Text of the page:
(Adds survivor account, new death toll from typhoon)
By Manny Mogato and Rosemarie Francisco
MANILA, June 22 (Reuters) - Rescuers braved rough seas on Sunday searching for survivors of a Philippine ferry that capsized with more than 700 passengers and crew during a typhoon that has killed scores and left a trail of destruction.
So far, only four people are known to have survived and they said many passengers did not make it off the MV Princess of Stars in time.
Others who plunged into the heaving waves lost consciousness and some life-rafts capsized.
"Many of us jumped, the waves were so huge, and the rains were heavy," a survivor identified only as Jesse told local radio.
"There was just one announcement over the megaphone, about 30 minutes before the ship tilted to its side."
"Immediately after I jumped, the ship tilted, the older people were left on the ship."
It is unclear exactly when the ferry capsized but the coast guard knew on Saturday the vessel was in trouble but could not reach the area because of high seas and bad weather.
Four people have been confirmed dead but most of the 620-plus passengers and 121 crew remain missing. According to the ship’s manifest, there were 20 children and 33 infants on board.
A coastguard ship is trawling the waters around the 23,824 gross tonne vessel, which is upside down with only its bow above the waves.
The vessel sank 3 km (two miles) from Sibuyan island in the centre of the archipelago.
The head of the coastguard said there were lots of small islands where survivors could be sheltering.
"I’m hopeful that more passengers and crew have reached the shore," Vice Admiral Wilfredo Tamayo told Reuters.
He said two more rescue boats would be dispatched as soon as the weather improves.
The vessel’s owner, Sulpicio Lines, said it had lost contact with the ferry, which was en route to Cebu from Manila, at around 12.30 p.m. (0430 GMT) on Saturday.
Dozens of relatives, some in tears, crowded into the offices of Sulpicio Lines in the central city of Cebu, looking for information.
"My father was one of the passengers. Right now there is no good news," said Lani Dakay. "My father is 59, I don’t even know if he can swim."
Typhoon Fengshen, with maximum gusts of 195 kph (121 mph), has killed at least 155 people in central and southern Philippines, including 101 in Iloilo province, where floodwaters submerged whole communities.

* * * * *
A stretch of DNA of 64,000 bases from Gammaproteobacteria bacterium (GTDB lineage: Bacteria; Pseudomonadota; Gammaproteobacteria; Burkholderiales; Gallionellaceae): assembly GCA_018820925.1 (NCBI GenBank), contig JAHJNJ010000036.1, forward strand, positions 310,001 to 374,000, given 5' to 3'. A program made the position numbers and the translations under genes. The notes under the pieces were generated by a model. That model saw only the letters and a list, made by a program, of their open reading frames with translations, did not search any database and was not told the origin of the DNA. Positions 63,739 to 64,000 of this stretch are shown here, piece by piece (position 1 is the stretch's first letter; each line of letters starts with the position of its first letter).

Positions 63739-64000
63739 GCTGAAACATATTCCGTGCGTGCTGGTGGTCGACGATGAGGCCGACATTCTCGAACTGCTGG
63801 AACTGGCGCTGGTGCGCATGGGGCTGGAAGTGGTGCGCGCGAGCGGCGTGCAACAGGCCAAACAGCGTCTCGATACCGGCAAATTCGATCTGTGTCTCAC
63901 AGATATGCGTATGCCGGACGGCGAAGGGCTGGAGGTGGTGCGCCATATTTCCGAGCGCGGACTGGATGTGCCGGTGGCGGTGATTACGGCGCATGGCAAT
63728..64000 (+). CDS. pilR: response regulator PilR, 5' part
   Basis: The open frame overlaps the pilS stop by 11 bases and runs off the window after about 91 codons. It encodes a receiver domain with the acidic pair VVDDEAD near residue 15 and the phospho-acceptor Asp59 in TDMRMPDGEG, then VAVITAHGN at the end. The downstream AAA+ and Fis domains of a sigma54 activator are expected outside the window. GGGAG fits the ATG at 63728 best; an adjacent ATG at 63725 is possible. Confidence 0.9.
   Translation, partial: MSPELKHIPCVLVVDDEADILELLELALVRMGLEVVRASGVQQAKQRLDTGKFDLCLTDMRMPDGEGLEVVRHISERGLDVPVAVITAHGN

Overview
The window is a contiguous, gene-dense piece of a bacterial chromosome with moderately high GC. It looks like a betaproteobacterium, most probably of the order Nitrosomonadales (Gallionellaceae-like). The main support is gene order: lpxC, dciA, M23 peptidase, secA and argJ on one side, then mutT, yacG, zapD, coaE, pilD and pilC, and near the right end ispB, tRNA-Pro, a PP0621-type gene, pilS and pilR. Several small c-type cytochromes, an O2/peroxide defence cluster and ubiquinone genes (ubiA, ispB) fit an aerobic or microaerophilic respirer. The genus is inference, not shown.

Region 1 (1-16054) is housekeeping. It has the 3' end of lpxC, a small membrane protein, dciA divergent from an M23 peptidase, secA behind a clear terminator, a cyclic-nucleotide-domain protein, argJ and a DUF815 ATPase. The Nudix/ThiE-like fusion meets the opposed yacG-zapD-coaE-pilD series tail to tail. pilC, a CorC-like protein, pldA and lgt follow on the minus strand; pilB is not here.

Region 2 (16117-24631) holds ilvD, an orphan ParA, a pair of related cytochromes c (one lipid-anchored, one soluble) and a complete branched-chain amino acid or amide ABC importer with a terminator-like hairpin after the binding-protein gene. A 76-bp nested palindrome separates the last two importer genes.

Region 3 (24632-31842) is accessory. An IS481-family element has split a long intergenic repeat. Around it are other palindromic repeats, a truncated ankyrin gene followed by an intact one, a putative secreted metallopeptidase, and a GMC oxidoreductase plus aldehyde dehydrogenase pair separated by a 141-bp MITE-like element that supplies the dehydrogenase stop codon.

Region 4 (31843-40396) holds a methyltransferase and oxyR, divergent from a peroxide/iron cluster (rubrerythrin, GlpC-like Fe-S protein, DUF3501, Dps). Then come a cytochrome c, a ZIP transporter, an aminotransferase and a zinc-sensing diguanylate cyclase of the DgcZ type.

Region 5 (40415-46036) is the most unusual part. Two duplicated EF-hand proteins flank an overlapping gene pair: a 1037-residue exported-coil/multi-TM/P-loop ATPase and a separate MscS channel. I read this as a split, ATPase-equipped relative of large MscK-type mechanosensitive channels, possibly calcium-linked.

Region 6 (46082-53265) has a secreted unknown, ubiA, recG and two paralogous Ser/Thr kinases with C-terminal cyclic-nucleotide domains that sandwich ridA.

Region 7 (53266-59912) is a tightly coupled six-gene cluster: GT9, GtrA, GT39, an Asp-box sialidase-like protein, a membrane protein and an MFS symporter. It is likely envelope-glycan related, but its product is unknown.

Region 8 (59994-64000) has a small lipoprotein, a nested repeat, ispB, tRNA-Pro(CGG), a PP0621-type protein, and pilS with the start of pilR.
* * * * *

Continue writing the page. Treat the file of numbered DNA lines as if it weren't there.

"Iloilo is like an ocean. This is the worst disaster we have had in our history," Governor Neil Tupaz told local radio.
Tens of thousands of people in the province remain marooned on the roofs of their submerged houses.
In neighbouring Capiz, more than 2,000 houses were destroyed in the provincial capital and officials were struggling to make contact with communities further afield.
"The flooding is massive. Roads are impassable so we cannot penetrate the municipalities. Some areas are in waist-deep waters, only 10-wheeler trucks can be used," said Maria Barnes, the social welfare and development officer of the local government.
After pelting Manila with torrential rain and winds on Sunday, Fengshen is expected to exit the northern part of the country by Monday en route to Taiwan, where it could make landfall in the next few days, according to storm tracker website www.tropicalstormrisk.com.
Fengshen tore up houses, trees and power lines and in the southern city of Cotabato, it sparked a "trash slide" at a rubbish dump, killing an 8-year-old girl and her grandfather.
More than 20,000 people were being housed in evacuation centres in the centre and south of the archipelago.
In Manila, large parts of the city were without power and passengers crammed into the international airport waiting to see when flights would be resumed after cancellations and delays.
An archipelago of more than 7,000 islands, the Philippines is hit by an average of 20 typhoons a year and has a long history of sea disasters.
More than 3,000 people died in 1987 when an inter-island ferry and an oil tanker collided south of Manila in the world’s worst peace-time sea tragedy. (Writing by Carmel Crimmins; Editing by David Fogarty)